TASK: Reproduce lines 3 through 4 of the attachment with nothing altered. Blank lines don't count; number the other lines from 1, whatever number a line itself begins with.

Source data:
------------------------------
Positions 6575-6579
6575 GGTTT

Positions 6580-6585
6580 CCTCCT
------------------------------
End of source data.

Positions 6580-6585
6580 CCTCCT